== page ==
It is another Sunday. My husband has woken earlier. I know he is not attending the morning mass. I decide to confront him. The morning chill is eating into my body, as I step onto the cold floor. My husband is still dressed up in his black pyjamas. He wraps a brown towel across his neck and is about to proceed to the bathroom when I yawn and motion him to stop.

“Mama Daniella, nininimbayana macho yako?”

“My eyes are this wild because I did not sleep last night.”


“I was stressed over you sleeping with my daughter.”

He looked surprised but soon composes himself.

“You have been having bad dreams. Relax.”

And he proceeds to the bathroom. He comes back, droplets of water running along his body, getting trapped by the hair on his chest.

“I know you have been sleeping with my daughter.”

“Stop your madness! She is our daughter; and you know I can’t do such a thing.”

“Okay. The best husband ever! Watch this.”

Reaching out for my HP laptop from beneath the mahogany bed, I boot it and play ‘Mary’s born child.’ My husband looks confused when I retrieve a flash disk in which Jane had copied the video clip and given me yesterday. I slip it into the laptop and play it. There is my husband and my daughter shagging. Who taught my Form Three daughter doggie style?

Grabbing my husband by the scruff of the neck like I want to strangle him, I put him against the window. He must be wondering where I got courage from. He gazes at me, eyes enlarged with surprise.

He sneezes. I free him.

“My wife let us call Daniella yours. You have been insisting so. I decided to make her my wife because you were too busy with the tout.”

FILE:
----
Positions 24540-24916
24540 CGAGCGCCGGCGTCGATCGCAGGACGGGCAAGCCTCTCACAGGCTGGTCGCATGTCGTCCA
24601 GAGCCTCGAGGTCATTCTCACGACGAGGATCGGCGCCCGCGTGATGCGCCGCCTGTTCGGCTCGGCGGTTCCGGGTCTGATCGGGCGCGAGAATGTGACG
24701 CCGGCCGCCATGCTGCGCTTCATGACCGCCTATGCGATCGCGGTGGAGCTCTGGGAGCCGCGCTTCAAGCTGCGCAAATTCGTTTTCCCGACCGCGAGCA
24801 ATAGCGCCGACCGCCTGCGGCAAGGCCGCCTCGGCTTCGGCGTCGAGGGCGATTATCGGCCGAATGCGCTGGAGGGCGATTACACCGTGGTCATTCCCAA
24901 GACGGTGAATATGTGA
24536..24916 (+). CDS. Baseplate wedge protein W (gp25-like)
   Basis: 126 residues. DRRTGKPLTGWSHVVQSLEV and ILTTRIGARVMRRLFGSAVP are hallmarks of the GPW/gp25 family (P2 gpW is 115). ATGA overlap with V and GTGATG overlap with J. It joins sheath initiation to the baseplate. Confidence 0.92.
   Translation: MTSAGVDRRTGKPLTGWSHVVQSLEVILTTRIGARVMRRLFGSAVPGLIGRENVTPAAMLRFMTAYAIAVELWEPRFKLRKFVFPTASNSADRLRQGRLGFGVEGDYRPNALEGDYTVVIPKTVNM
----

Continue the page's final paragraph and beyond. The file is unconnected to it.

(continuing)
“Which tout?”

He is now in red shorts.

“You think I don’t know? You think nobody ever told me?”

I am silent. I wonder who told this bastard about my escapades.

“Even though I was a drunkard, I still needed my wife.”

Anger surge at my heart.

“Yes. I slept with him because I was mourning that you were in love with only your alcohol.”

“I also felt bad. I plotted with my friends to have the makanga transferred to Kisumu. You will never see him again.”

I feel pain that my husband had led to the banishment of my tout. I realize I am not the only one whose heart had been crying in silence. I’m happy he still thinks Daniella is his daughter. He suddenly says that he doesn’t feel any biological connection with Daniella.

Flashing his phone, he shows me a video of me shagging his brother, our houseboy.

He knows everything now.

We ball our fingers into fists.

Ngila’s Short Bio
Peter Ngila is an aspiring writer and a trained journalist, currently a correspondent with The Star Newspaper. Peter’s short fiction has appeared on Jalada Africa (Kenya), Praxis Magazine (Nigeria), Lawino Magazine (Uganda), Prachya Review (Bangladesh), Daily News (a Tanzanian Newspaper), among others. Ngila has attended the Writivism Creative Writing Workshops in Nairobi (2014) and Dar (2015), participated in the Writivism Mentoring Process (2014 and 2015) and attended the ultimate 2015 Writivism Festival in Kampala. He has a novella manuscript, and is currently working on a new project.